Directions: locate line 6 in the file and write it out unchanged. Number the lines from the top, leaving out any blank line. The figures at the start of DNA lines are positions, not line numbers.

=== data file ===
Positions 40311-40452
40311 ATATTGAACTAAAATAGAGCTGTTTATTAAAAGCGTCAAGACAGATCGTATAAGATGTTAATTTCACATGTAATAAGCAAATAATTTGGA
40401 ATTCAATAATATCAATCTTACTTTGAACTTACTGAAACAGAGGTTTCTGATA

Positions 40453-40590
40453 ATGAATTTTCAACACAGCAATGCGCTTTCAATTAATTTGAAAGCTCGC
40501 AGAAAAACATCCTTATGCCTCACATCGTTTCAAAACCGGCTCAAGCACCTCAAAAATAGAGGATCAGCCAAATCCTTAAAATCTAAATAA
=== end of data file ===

40501 AGAAAAACATCCTTATGCCTCACATCGTTTCAAAACCGGCTCAAGCACCTCAAAAATAGAGGATCAGCCAAATCCTTAAAATCTAAATAA